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Posts Tagged ‘book review’


I took a rest the whole of yesterday. I was not feeling so good. My throat hurts until now and last night was a struggle to sleep well. I woke up before 12am, then was able to sleep again before 4am.  I have to brew some ginger slices  which I drank as substitute for water.

I am so afraid when I get sick because over the years my immunity has gone down. If I have colds, it would take me weeks to get well. And to think flu is rampant nowadays because of the cold weather. Early this morning, I went out to buy pandesal for breakfast and I had to wear a face mask.  Just a precaution.

I found this very inspiring  and uplifting book entitled The Last Days of Rabbit Hayes. I could wholeheartedly relate, a case of been there, done that.  Mia was nicknamed Rabbit by her family and friends. She is a young mother battling cancer. The story mostly happened in a hospice where she was transferred  during her final days. She reflects on her life’s journey as she waits for the final hour that she’ll meet her Maker. She is an atheist though while her family members are Catholics.  The support of her family members, her friends and her twelve-year old daughter makes the story even more poignant. Anger, hope, despair  and denial, the love between a mother and a young daughter, the relationship of parents to their kids, the love between siblings. I guess this book is not for the weak-hearted for you will surely cry while reading it.  But there are instances where you would also laugh and could easily relate to what they are all going through.

Anna McPartlin was born in Dublin, Ireland.  Her inspirations are her friends and family. I wish I could find her three other books.  I love the way she write.

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Ah, to think we are already in February but my WordPress calendar is still on January 31, 2019. Of course, we are advanced by a few hours from other countries.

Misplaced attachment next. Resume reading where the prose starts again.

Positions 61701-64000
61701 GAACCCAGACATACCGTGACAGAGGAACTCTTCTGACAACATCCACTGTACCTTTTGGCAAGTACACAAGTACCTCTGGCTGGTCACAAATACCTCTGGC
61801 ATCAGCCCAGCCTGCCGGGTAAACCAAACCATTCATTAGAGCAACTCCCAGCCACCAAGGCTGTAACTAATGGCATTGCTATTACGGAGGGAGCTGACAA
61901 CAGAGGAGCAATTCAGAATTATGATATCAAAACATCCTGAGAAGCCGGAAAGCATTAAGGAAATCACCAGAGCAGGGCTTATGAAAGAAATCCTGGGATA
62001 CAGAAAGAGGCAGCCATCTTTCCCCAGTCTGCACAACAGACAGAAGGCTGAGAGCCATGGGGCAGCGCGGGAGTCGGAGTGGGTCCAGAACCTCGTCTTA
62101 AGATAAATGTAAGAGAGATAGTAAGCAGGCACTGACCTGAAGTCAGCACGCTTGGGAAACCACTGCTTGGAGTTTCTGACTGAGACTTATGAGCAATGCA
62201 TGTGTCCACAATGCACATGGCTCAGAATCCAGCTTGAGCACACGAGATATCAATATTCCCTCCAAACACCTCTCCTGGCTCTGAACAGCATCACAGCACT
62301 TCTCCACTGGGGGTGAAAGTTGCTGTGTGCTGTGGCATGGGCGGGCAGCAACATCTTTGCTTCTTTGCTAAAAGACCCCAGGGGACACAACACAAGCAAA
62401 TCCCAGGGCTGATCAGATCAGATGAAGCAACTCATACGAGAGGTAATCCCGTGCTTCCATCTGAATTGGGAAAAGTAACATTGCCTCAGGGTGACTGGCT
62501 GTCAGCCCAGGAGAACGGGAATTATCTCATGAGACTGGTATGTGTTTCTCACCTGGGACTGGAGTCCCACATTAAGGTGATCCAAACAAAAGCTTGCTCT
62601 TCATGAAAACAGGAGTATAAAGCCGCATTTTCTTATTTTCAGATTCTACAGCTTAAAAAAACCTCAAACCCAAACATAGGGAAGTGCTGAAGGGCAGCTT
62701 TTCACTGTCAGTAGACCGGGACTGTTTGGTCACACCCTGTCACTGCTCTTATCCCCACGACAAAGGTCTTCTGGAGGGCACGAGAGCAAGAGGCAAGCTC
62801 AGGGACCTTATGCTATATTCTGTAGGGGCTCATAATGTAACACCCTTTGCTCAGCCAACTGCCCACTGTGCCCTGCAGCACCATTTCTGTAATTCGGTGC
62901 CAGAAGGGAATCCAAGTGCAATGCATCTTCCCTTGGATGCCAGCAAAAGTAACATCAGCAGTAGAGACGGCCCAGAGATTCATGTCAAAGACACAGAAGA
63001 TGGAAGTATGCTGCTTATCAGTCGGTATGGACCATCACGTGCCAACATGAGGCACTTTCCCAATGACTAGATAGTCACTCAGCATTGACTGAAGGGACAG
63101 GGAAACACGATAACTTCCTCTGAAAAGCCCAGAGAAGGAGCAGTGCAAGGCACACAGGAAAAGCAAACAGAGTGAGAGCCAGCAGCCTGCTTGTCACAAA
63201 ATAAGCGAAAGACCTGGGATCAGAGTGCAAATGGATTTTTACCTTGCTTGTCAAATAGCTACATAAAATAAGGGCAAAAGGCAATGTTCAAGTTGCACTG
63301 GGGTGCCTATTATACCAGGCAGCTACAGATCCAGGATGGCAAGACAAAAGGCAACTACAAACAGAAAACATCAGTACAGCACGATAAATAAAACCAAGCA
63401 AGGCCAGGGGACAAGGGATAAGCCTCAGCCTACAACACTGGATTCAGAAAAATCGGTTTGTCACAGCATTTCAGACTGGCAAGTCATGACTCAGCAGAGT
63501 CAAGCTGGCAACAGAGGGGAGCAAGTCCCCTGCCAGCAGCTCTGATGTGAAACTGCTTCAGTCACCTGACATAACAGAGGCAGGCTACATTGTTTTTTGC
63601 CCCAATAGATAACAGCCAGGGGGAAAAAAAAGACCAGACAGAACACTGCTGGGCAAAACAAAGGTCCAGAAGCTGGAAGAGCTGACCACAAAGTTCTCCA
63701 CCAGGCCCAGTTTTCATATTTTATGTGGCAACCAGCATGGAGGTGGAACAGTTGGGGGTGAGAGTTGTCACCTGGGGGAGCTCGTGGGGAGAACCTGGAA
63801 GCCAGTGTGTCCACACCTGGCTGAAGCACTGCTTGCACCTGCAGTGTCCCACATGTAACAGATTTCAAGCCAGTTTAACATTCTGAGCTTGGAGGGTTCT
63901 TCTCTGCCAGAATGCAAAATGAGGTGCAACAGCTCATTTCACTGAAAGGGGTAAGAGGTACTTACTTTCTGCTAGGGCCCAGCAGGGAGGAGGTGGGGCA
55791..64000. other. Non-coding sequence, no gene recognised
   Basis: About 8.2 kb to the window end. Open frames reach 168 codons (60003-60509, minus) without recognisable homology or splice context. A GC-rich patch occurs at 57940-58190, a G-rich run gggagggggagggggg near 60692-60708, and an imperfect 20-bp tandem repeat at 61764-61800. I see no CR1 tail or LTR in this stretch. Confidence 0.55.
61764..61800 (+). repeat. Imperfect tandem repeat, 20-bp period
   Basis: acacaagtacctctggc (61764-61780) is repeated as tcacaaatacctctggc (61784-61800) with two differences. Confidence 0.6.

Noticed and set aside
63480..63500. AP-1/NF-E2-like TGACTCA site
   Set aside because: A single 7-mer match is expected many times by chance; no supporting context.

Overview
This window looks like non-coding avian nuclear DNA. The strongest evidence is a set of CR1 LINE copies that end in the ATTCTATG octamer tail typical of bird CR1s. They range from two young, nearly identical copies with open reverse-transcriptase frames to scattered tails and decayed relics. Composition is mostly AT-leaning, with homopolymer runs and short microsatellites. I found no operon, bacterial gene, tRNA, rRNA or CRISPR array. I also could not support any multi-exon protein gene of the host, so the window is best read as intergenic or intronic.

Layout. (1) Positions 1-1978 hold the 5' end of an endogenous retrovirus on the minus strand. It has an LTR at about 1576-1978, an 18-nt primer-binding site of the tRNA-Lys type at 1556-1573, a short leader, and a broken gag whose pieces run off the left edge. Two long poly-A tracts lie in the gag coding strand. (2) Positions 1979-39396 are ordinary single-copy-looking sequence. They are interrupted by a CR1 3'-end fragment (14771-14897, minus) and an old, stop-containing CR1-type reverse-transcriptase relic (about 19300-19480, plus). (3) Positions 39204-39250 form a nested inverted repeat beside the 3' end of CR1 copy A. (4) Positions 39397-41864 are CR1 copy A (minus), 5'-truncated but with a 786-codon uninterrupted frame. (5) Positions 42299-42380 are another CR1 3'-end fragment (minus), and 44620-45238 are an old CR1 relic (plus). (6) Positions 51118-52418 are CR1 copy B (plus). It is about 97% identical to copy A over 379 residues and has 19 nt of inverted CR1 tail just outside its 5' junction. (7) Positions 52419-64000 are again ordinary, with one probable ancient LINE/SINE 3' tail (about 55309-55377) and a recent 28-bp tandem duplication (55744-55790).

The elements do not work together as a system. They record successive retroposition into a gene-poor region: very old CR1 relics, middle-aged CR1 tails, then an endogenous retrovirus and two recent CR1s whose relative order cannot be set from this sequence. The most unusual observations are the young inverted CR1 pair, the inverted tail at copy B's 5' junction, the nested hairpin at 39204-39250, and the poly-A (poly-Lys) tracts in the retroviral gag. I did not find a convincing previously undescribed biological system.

I used to write about month endings and beginnings, lately though I’ve been quite lazy. Lazy to write a few words that is. January has been a quiet month for me. I’m just so happy that I have found new authors and new books to read. I have just finished my 20th this year, a story about the quirks and moods of an artist, his relationship with  his family particularly his son who idolizes him. A lovely story, carving your own space in the shadow of a master. And here is my short, short review at Goodreads:

“I am giving this five stars, my second book of five stars this year. What a gifted writer, truly impressive story. Yes,this is my first book of Tom Rachman. He is virtually an unknown author to me. 

I love the main characters of the story. Charles aka Pinch is such a lovely character. His whole life was overshadowed by his talented and gifted artist father. He struggled on his own learning the craft without the knowledge of his family and friends. He proved himself that he could excel just like his father.”

I haven’t admired the art of painting much except when I was introduced to it at Sip & Go, an afternoon spent with Nissa back in November where we indulged ourselves in an amateur painting.  She paid for it as a birthday gift to me.  Painting on acrylic…just great. When you are used to doing stick figures and flowers in crayons, you would truly appreciate something like this. Believe it , I’d like to go back one of these days to paint other subjects. Ambitious, ‘no? 🙂 I am re-posting one of our photos here with shall I say, the finished product.

At Sip & Gogh

It’s a lovely morning with the cold breeze and all.

Goodbye January. February, be kind.

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And if you’re quite familiar with Mary Oliver’s books, you have probably encountered this lovely and uplifting small hardbound volume  of Upstream. It’s a collection of essays of Mary Oliver that provides anecdotes and meditations, her life as a writer and  as a lover of nature. It was published in October 2016.

Thus the book begins with these words: “In the beginning I was so young and such a stranger to myself I hardly existed. I had to go out into the world and see it and hear it and react to it, before I knew at all who I was, what I was, what I wanted to be.” 

Unlike her poetry, these essays paint a fuller picture of how she was as a writer, how her life revolved around those things that ordinarily we wouldn’t even appreciate, turtle eggs and hatchlings, owls, spiders, trees, gulls, sunflowers  and the sea. She touched on such renowned authors like Emerson, Whitman and Poe. Learning something about the lives of these writers made me appreciate their words more.

I began reading this book two years ago but I read the essays in increments preferring the lovely poems in her other books. You could actually read it in just one sitting but imagining those scenes described in the book makes you pause and think about life.